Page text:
Home Analysis Advertising DISH is testing programmatic real-time auctions for broadcast linear TV

DISH is testing programmatic real-time auctions for broadcast linear TV

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DISH Media Sales, which provides the advertising sales for the US satellite Pay TV operator DISH Network (and the standalone OTT service Sling TV), has introduced programmatic buying with real-time bidding for linear broadcast TV advertising spots. The new trading technique applies to household-level addressable TV advertising (targeted ads) served via the satellite system, already an established practice at DISH. So the ads (relevant to each household, based on an understanding of who lives there) are delivered via satellite, stored in the DVR and inserted into live and DVR content during the commercial breaks, dynamically replacing the advertisements that are contained in the original broadcast stream.

DISH Media Sales claims that this is the first implementation of impression-by-impression programmatic trading for linear television. The use of real-time bidding (RTB) is notable: it means advertisers can purchase household impressions by bidding against one another in a real-time auction for future ad availability. 

Real-time bidding grew-up in the digital environment where it has been used for purchasing display advertising and non-premium video. After initial concerns about auctions for premium online video, the broadcast industry has found a way to accommodate them. At MTG (Modern Times Group) in Europe, for example, the channel owner uses invite-only auctions with deal IDs for each advertiser and tries to allocate dedicated inventory to facilitate the volumes that are requested. The broadcaster normally sets a rate for a specific advertiser based on the annual agreement they have with them. After that it allows buyers to dynamically increase their bid level. (See more here.)

The introduction of auctions in any form to ‘classic’ linear television is novel and dramatic. Only a couple of years ago there was a fierce debate raging about whether auctions had any place in premium online video, let alone in broadcast television delivered via set-top boxes (or DVRs). Thus the DISH deployment could prove to be a landmark moment, especially given the scale involved: DISH can cover 8 million households with its addressable advertising technology.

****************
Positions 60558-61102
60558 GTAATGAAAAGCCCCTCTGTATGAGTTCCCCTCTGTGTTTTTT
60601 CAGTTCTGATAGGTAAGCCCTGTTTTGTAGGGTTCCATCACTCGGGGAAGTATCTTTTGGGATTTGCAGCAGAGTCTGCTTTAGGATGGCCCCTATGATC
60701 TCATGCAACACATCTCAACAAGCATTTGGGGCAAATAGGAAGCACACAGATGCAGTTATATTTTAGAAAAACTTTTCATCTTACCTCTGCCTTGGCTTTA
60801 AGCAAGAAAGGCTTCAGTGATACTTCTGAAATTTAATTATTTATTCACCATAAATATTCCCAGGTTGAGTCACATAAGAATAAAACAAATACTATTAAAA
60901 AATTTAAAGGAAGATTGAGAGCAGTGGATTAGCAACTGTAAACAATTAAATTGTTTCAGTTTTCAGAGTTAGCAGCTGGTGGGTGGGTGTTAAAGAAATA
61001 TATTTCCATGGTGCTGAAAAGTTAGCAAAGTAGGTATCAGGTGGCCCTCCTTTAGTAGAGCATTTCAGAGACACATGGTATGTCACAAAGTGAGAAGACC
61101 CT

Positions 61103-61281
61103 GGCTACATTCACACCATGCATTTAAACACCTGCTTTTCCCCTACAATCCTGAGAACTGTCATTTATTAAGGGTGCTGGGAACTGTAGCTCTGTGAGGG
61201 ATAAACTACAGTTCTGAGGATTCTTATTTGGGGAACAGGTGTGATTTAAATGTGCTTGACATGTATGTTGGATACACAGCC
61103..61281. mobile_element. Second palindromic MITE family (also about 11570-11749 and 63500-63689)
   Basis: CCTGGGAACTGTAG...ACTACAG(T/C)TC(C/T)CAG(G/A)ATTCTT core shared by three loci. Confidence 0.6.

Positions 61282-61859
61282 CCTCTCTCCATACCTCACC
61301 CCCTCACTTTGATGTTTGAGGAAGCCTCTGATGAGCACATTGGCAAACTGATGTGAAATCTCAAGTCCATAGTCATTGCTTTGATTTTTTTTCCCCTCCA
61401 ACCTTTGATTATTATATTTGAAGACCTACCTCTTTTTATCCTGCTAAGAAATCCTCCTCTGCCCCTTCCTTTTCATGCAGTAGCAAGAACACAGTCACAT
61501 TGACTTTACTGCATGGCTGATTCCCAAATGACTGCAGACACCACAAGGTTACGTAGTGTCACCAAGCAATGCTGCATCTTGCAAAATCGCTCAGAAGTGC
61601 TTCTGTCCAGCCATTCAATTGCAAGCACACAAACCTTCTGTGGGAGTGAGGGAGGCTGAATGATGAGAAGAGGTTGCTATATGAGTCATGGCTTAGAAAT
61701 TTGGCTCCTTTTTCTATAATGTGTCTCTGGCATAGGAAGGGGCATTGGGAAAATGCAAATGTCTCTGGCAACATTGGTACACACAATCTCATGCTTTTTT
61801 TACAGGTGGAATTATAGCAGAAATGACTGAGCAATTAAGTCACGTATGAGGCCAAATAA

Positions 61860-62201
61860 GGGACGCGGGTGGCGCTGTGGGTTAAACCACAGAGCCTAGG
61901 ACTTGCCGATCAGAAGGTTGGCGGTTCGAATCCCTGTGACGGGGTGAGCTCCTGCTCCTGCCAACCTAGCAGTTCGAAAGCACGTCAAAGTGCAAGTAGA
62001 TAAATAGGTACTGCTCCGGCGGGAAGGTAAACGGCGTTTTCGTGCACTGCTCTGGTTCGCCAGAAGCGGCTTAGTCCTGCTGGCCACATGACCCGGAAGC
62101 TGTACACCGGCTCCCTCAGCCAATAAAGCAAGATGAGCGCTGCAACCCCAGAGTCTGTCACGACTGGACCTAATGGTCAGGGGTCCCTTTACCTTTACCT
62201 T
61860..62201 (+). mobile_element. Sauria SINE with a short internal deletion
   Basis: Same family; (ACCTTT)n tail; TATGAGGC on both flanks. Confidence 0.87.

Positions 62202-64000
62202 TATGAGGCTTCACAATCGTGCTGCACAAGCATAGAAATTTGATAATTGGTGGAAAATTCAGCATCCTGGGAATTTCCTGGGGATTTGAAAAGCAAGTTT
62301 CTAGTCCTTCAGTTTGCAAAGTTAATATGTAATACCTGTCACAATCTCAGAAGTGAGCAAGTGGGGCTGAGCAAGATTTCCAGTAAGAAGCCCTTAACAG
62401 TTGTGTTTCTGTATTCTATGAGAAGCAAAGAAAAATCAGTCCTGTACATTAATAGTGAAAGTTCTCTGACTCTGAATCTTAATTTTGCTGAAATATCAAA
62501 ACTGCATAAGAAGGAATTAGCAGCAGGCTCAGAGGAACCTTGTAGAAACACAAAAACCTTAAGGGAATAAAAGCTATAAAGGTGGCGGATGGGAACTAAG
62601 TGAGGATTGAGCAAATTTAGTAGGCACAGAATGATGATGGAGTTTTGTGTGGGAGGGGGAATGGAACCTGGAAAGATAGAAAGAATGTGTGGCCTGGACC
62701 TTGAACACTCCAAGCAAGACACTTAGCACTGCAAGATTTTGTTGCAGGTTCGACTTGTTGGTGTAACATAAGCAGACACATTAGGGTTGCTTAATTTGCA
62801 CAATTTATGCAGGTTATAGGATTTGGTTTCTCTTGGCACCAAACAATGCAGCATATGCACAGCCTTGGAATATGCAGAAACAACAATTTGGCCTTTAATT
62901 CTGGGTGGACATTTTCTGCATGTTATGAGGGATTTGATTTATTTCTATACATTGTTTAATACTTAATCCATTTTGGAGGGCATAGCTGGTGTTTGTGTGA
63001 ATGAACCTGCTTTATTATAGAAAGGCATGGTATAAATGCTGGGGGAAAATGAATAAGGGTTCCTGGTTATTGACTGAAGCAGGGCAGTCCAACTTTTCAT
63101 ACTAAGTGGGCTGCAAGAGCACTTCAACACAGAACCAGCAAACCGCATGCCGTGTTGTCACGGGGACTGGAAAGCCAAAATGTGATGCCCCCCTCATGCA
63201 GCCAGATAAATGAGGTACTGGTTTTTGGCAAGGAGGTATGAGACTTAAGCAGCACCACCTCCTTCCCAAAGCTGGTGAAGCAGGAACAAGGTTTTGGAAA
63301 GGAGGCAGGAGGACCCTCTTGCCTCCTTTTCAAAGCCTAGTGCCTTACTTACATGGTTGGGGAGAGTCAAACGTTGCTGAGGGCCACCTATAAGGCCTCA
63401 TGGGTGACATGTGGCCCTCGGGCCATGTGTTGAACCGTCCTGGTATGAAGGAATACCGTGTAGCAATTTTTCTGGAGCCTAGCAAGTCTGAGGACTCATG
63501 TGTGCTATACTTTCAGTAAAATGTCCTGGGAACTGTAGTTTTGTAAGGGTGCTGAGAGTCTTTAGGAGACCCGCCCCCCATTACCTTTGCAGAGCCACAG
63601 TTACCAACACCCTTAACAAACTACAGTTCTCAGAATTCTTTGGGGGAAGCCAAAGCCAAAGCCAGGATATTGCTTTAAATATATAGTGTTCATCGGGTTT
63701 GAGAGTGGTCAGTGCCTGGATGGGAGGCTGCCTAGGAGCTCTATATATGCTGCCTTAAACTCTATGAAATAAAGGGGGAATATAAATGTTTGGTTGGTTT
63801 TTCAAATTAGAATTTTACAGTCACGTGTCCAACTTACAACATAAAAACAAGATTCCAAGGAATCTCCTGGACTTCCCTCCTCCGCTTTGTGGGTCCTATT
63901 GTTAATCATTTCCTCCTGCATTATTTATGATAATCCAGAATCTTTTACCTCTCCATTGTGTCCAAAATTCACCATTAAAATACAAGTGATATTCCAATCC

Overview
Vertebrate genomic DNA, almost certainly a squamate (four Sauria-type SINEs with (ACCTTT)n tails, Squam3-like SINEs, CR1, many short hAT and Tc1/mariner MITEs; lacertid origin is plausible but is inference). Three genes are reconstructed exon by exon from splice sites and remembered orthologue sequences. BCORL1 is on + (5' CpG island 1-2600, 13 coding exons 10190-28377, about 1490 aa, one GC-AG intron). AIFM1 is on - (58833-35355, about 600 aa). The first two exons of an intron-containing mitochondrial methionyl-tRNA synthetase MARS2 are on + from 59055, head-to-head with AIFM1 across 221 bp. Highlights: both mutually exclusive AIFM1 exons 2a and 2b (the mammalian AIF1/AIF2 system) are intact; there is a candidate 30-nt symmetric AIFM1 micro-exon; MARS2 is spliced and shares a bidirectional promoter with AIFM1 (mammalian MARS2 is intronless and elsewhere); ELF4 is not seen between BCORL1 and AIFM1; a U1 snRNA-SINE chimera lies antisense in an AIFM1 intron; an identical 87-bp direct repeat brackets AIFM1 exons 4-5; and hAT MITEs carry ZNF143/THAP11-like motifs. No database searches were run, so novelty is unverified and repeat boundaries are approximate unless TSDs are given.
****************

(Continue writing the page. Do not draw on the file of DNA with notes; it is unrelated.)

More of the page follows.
DISH Media Sales partnered with the digital ad technology firm IPONWEB to build the online marketplace. It has started beta testing the system with programmatic marketplace providers DataXu, Rocket Fuel and TubeMogul and says the solution will be introduced to the ‘digital’ industry once the beta tests are completed successfully.

A key ambition for DISH Media Sales is to reach a new market that is familiar with, and focused on, digital ad buying, according to a spokesperson. “Brands get the upfront, full-screen experience unique to linear TV but are able to purchase ad inventory through an efficient, automated online marketplace,” they said. 

DISH Media Sales provides a proprietary supply-side platform that integrates with the existing digital ecosystem. The programmatic marketplace gives demand-side advertisers per-impression control of targeting, frequency, trafficking and buying, enhanced by aggregated set-top-box reporting.

DISH Media Sales has confirmed that the programmatic platform is focused on ad sales for satellite TV households using satellite/DVR technology today. This is not for trading ‘digital’ inventory. But the company added: “As this product matures, we intend to incorporate inventory from every consumer touch point available to our team.”

DISH Media Sales clearly views the programmatic marketplace as a doorway for traditionally ‘digital’ marketers to walk through. They can buy inventory on classic television, albeit ad spots that are data-driven and targeted, in the same way they are buying lots of other digital impressions. 

There is a growing pool of advertisers who have traditionally avoided television, due to cost or waste, and who are now trying television thanks to addressable TV. They are used to ‘digital’ buying processes like those now being introduced for DISH satellite inventory. Traditional TV buyers are getting more interested in data-driven targeting (for some brands) and programmatic buying, anyway.

DISH Media Sales points to the targeting effectiveness and the scale of the addressable advertising technology available via DISH Network, plus the full-screen ad viewability (a reference to viewability concerns in the digital video domain) and accurate, impression-based viewership information from Rentrak, the audience measurement company. The DISH audience has been split into 80 segments based on household demographics and viewing behaviours and these can be cherry-picked as targeting criteria.

According to Adam Gaynor, Vice President of DISH Media Sales: “This platform unites TV and digital buying, creating an easy avenue for brands to target their message comprehensively and efficiently across the entire consumer experience.”

Interested in programmatic TV and targeted advertising?

Then check out Future TV Advertising Forum 2015 in London, December 2-3. There are sessions on ‘Programmatic Now and Next’ featuring MTG, Havas Media, RTL Group, ITV and Starcom MediaVest Group plus ‘Addressable on any screen’ and ‘The science of targeting’.

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